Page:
Healthy workplaces have far-reaching implications for the productivity and mental and physical health of employees. They pose a host of equity issues as significant disparities exist regarding access to healthy work environments for different demographics. Frank said one of the essential facets of a healthy work environment is giving employees choices about how and where they work.
However, these issues are hardly limited to traditional offices. The pandemic posed grave challenges to health care facilities maintaining safe environments for staff and patients alike. A lack of both space and flexible spaces resulted in hospital beds lining hallways and overall capacity maxed out. These outcomes will likely result in more overflow areas and multifunctional designs incorporated into future facilities, according to HOK Regional Leader of Healthcare Hunvey Chen. Chen also said that the rise of remote work would impact the real estate assets of health care systems with an increase in outpatient and clinic-style facilities for treating a broader range of conditions while hospitals may increasingly be reserved for the sickest of patients. This will, in turn, give rise to more medical office buildings that are more suited to the needs of telehealth services.
“The surge in telehealth service beginning last March caught many of our providers off-guard,” Chen said. “Our medical office buildings weren’t prepared for the sudden influx in telehealth needs. In future buildings, we will need to incorporate carefully designed, private spaces that can accommodate society’s new comfort with telehealth treatment.”
Technology, in general, is expected to feature more prominently in buildings moving forward in the recovery. For example, a 125K SF Class-A office project by developer SteelWave near completion in Sunnyvale named Central Station, features UV light air purification in the lobby and touchless fixtures throughout. MERV 14 filters in ventilation systems and more access to outdoor space will likely become commonplace.
Cove, which began as a coworking space company, has more recently launched a building technology platform as a way to modernize existing buildings. Established on the East Coast, the company plans to expand to three office buildings in San Jose this month. The platform includes an app that allows building occupants to unlock doors, reserve amenity spaces and schedule cleanings of conference rooms, among other functions.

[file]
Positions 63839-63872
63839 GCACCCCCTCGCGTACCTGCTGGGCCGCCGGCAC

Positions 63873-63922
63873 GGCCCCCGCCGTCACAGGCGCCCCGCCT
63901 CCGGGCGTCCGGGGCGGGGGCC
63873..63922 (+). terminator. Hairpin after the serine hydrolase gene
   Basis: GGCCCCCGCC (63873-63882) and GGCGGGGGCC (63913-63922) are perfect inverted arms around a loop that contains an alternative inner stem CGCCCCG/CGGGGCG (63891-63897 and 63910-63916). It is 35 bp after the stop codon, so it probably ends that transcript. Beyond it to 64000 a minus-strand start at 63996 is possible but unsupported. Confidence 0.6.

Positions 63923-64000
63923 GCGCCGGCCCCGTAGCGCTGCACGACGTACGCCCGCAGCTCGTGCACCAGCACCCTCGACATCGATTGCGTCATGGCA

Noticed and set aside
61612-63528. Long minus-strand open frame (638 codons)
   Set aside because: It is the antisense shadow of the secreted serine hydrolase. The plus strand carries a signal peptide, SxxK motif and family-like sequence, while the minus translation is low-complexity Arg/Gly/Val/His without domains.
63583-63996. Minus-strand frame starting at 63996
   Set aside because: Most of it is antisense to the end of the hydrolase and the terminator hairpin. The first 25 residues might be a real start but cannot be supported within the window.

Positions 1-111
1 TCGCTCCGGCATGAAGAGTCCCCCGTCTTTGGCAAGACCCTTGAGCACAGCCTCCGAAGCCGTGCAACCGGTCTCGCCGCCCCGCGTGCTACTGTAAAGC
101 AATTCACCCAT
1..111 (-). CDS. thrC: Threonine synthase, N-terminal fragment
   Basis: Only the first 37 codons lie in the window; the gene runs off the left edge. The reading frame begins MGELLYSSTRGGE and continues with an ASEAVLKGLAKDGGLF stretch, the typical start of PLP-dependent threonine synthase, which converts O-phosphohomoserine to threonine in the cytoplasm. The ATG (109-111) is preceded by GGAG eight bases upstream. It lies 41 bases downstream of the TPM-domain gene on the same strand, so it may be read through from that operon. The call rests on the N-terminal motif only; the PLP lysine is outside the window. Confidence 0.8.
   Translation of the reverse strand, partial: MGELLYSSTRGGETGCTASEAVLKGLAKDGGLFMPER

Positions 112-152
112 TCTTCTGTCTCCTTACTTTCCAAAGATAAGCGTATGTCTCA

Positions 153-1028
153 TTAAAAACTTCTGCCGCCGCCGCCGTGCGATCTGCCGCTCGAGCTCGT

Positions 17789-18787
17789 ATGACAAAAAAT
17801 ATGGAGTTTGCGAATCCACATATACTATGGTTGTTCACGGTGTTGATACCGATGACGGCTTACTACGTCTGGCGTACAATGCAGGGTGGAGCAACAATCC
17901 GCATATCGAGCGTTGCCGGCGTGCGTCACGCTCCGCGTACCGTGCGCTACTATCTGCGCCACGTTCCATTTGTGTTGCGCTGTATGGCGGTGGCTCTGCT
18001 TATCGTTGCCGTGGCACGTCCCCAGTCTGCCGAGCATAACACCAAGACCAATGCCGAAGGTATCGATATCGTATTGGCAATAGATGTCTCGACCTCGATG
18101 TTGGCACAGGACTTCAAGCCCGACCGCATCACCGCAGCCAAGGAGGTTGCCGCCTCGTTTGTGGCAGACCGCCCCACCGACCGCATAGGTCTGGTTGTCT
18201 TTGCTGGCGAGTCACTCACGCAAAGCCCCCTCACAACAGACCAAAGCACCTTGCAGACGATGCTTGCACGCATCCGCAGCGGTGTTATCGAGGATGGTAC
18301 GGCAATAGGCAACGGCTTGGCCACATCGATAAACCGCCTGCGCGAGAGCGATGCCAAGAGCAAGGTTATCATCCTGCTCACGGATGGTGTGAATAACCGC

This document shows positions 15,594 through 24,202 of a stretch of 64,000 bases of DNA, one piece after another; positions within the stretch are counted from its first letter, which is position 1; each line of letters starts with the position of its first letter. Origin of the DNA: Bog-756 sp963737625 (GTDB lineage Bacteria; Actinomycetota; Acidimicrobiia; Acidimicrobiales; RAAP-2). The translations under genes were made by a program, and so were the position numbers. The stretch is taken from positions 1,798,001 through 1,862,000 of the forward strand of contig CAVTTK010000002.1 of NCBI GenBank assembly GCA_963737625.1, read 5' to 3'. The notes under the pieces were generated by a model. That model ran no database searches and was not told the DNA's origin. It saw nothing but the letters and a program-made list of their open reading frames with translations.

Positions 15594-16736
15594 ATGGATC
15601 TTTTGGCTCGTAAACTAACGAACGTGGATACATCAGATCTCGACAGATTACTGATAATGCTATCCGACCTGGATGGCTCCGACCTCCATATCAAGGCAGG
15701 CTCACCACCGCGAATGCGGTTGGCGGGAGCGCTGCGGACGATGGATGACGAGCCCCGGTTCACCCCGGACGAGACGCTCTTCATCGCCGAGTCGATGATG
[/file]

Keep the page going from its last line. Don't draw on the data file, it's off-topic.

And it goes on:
“I'm very bullish on the notion of the evolution of the office and how the office can modernize to meet that demand,” Cove CEO Adam Segal said. “That doesn't mean that there's going to be an increase in demand for space, but there's an increase in demand for solutions. This is an opportunity for ownership to differentiate and really capture that demand.”
Cove is one of many companies trying to address the rise of a hybrid work model and demand for healthy spaces. Food ordering platform Sharebite recently partnered with HqO, a commercial office building tenant operating system platform, to facilitate contactless lunch delivery services to office workers. URBN Playground is an amenity management firm that operates lifestyle and wellness programs in commercial and residential buildings. Another company, Essensys, has a software platform geared to enhance the overall experience of office dwellers. Among other things, it provides collaboration tools for employees and asset flexibility pathways for landlords.
While all these tools may help with efficiency, Navitas Capital Managing Partner Gary Dillabough, who has helped develop office and mixed-use projects in the South Bay, thinks that making offices desirable places to return to is a multifaceted equation. He said that live-work-play environments in dense downtowns that allow for short commutes would create the kind of flexibility that is in demand. Such urban environments would enable employees to, for example, leave work briefly to attend their child’s school play and then quickly return to the office afterward.
“I think the best tools are the things that are inspiring and help keep you healthier and help keep connections to nature, being able to walk outside your door, fresh air, having sunlight coming in, just feeling healthy,” Dillabough said. “Those are going to ultimately make you more productive and make a better experience. That’s what we're really fascinated by and it's a little harder to deliver.”
Such momentum toward flexible work options may help kick-start a thriving office market once again. However, the anticipated hybrid models will likely diminish the total square footage of offices in general. The Workplace Ecosystems of the Future report forecast decreases in annual net absorption for offices due to remote work. Market simulations revealed an average change in net absorption by -0.28%, with -0.18% in San Jose and -0.4% in Austin.
“Demand is going down; there's no question, as a whole, the sheer absorption of space is going to go down,” Segal said. “The question is where is that demand going to go and what's the willingness to pay. Quite frankly, I think there's a high willingness to pay for the right solutions. How are you positioning it, so you're solving problems instead of just offering people space.”
CORRECTION, Feb. 18, 10:45 A.M. PT: A previous version of this story had a caption for the first image that referred to it as a rendering when it is an actual photograph. The caption has been updated.